We know that repealing the Affordable Care Act will increase the number of uninsured Americans by tens of millions. We also know it will significantly raise premiums for people who purchase health insurance in the individual market (people without employer-based health insurance and who are not eligible for Medicaid or Medicare). Read.
Members of Congress who care about the size of the federal budget deficit should take note that repealing the ACA also could significantly increase the federal budget deficit.
In June, 2015 the Congressional Budget Office of the U.S. Congress analyzed the budgetary effects of repealing the ACA and estimated that it would increase federal budget deficit by $137 billion over the 2016–2025 period.
ACA Repeal Restores Tax Breaks for the Wealthy Among other reasons for the impact on the deficit, the prior ACA repeal bill vetoed by President Obama immediately provided a tax cut to individuals with incomes over $200,000 and couples with incomes over $250,000 a year.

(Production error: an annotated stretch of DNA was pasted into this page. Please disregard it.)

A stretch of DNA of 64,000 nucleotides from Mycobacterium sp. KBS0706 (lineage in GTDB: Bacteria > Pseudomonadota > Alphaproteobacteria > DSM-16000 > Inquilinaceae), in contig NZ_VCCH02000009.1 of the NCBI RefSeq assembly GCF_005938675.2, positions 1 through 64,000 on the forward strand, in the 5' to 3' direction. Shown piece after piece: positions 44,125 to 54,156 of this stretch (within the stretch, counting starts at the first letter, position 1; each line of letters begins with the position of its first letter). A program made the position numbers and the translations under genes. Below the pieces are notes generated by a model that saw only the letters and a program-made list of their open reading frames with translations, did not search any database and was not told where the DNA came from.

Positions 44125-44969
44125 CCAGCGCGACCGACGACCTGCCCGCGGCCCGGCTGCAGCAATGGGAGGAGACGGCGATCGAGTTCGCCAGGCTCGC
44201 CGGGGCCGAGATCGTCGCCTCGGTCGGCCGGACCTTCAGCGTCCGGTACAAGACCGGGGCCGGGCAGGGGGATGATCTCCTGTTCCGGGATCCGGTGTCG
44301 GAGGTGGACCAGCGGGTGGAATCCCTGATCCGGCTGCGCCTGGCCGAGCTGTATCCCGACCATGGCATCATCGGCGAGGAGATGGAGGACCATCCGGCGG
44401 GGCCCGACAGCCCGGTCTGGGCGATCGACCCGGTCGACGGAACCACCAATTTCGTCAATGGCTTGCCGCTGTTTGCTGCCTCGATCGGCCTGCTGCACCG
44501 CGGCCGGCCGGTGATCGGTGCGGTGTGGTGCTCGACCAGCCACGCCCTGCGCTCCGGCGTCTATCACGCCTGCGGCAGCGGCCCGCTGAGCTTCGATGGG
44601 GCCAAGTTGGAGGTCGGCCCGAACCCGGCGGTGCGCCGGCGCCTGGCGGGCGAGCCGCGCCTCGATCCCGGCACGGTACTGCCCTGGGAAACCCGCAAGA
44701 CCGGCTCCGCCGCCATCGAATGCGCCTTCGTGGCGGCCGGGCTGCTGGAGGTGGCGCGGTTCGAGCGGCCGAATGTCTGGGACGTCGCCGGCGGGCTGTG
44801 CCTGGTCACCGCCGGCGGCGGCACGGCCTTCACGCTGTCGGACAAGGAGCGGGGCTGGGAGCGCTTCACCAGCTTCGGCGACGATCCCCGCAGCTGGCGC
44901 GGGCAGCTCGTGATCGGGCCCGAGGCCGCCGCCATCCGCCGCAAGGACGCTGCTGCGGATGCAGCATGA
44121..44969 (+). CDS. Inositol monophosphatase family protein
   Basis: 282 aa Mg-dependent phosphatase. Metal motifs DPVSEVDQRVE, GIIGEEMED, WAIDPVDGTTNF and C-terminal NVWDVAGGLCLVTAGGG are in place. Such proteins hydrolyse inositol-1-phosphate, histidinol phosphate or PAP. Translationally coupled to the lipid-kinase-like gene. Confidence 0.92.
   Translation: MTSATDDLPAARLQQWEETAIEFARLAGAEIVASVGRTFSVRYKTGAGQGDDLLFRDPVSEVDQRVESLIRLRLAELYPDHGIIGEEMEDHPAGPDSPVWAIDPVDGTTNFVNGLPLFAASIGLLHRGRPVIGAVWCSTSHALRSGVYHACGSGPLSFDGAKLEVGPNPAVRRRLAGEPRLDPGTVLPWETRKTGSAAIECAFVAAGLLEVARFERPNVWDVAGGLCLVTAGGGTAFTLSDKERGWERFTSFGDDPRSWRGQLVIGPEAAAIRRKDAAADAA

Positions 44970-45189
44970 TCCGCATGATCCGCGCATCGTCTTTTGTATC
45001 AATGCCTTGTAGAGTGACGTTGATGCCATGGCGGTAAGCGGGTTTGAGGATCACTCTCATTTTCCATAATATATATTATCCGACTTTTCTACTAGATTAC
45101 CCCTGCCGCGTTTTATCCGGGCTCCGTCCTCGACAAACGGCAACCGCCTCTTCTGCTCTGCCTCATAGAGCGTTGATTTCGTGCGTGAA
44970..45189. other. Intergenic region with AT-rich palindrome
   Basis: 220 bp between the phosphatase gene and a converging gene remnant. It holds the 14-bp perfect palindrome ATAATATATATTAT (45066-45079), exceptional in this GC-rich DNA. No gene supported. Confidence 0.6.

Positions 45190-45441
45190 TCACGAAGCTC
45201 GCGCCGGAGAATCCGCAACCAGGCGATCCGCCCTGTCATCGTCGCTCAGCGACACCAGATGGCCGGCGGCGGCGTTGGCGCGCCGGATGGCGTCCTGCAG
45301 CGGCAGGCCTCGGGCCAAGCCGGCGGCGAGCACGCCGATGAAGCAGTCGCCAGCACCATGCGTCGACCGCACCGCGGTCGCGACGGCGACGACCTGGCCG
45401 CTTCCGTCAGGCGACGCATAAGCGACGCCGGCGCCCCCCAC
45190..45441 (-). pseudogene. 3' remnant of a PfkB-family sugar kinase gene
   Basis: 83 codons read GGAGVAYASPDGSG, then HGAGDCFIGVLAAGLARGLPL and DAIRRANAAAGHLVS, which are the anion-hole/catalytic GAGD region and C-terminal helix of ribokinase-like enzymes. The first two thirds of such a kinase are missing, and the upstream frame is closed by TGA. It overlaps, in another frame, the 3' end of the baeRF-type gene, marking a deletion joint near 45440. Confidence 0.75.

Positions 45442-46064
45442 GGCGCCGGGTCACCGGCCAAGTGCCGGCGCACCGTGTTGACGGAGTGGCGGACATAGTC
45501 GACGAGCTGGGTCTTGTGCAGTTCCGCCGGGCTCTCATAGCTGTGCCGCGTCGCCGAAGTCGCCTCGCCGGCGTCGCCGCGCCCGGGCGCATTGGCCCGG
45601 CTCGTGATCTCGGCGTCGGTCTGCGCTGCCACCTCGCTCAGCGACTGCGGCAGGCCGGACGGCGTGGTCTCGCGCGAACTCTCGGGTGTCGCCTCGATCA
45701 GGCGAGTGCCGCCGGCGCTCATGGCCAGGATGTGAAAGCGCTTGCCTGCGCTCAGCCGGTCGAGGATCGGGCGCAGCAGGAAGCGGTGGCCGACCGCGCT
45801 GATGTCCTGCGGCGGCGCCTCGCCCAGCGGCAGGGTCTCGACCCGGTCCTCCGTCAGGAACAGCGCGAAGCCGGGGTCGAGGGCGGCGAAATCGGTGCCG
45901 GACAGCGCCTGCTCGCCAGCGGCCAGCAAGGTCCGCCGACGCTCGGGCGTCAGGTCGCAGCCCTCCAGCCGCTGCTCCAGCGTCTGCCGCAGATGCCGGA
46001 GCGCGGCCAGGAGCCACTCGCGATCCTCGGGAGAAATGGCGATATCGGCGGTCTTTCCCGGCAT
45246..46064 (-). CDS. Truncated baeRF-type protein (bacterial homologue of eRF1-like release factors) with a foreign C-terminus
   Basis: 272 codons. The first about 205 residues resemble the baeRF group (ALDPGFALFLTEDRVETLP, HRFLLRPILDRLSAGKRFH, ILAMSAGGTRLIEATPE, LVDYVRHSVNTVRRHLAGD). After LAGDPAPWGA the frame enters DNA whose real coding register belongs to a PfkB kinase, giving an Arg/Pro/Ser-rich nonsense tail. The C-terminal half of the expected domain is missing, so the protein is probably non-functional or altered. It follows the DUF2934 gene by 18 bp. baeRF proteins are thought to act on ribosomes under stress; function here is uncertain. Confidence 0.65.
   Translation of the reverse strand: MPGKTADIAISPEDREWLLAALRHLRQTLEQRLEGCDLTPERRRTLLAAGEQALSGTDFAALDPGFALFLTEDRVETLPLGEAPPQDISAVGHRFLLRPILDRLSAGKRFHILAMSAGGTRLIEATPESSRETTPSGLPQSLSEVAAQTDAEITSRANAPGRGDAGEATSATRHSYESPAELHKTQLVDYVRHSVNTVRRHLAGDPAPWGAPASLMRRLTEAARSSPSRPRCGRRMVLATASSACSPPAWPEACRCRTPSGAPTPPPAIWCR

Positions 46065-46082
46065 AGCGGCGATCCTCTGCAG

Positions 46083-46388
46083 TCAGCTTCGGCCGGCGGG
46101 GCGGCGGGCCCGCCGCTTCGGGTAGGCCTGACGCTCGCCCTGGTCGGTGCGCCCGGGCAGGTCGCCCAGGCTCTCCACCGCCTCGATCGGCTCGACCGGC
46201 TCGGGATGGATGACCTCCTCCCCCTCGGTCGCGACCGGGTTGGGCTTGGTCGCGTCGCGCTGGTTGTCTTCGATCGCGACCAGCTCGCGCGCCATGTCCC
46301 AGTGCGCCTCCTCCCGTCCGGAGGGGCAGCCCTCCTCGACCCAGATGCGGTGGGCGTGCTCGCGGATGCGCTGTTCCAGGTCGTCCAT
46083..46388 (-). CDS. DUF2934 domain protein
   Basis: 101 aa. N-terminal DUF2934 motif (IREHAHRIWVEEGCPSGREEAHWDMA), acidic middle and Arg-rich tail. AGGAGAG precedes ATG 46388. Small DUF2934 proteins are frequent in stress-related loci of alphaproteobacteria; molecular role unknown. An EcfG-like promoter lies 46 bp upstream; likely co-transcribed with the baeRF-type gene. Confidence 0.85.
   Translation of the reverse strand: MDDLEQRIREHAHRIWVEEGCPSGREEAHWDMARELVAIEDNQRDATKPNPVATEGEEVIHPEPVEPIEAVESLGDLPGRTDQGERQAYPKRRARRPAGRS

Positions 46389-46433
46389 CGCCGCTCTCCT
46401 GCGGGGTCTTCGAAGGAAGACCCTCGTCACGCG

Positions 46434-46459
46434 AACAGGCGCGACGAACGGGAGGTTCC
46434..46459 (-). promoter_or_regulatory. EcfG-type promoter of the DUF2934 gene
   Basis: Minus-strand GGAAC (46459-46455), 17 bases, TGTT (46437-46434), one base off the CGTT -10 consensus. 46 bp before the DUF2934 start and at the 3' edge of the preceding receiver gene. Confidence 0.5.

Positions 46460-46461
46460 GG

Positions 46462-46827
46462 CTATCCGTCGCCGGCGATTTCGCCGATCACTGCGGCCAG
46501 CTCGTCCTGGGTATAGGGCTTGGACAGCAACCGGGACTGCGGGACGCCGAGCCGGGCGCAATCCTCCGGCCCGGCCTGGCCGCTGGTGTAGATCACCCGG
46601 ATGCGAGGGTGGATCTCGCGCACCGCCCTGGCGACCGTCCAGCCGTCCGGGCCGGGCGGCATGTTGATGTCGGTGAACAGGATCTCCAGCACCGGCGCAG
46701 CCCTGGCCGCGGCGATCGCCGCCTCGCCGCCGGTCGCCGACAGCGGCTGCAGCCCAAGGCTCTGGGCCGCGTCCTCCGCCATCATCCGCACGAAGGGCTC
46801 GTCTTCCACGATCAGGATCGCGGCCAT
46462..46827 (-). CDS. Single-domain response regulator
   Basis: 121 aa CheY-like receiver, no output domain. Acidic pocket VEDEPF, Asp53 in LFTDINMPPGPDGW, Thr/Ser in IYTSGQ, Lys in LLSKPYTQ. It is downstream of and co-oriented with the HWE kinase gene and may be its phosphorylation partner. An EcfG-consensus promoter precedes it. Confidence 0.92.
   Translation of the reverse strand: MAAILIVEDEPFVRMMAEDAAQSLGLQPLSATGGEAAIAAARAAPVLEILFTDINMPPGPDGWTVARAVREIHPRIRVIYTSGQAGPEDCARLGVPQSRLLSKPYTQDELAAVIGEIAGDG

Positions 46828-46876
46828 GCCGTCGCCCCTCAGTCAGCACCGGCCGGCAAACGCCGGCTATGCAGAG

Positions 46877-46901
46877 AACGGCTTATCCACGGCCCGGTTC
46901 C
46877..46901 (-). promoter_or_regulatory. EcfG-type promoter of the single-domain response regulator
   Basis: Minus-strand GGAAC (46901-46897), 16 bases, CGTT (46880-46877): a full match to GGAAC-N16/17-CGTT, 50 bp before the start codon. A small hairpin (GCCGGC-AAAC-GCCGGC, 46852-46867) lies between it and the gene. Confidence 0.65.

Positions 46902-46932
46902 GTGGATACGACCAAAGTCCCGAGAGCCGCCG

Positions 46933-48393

Low- and moderate-income people pay Medicare taxes on all of their income. However, before the ACA, higher income people did not pay taxes on all of their income. The ACA ended this inequity in Medicare taxes.
An ACA repeal would restore this Medicare tax break for the wealthy:
– Millionaire household would receive a tax cut on average of $49,370 a year
– For multimillionaire tax filers – with incomes above $3.8 million a year – the average tax cut would be $195,000
Without this and other revenue in the ACA, any replacement plan can only leave more people without insurance and others with higher premiums and copayments.
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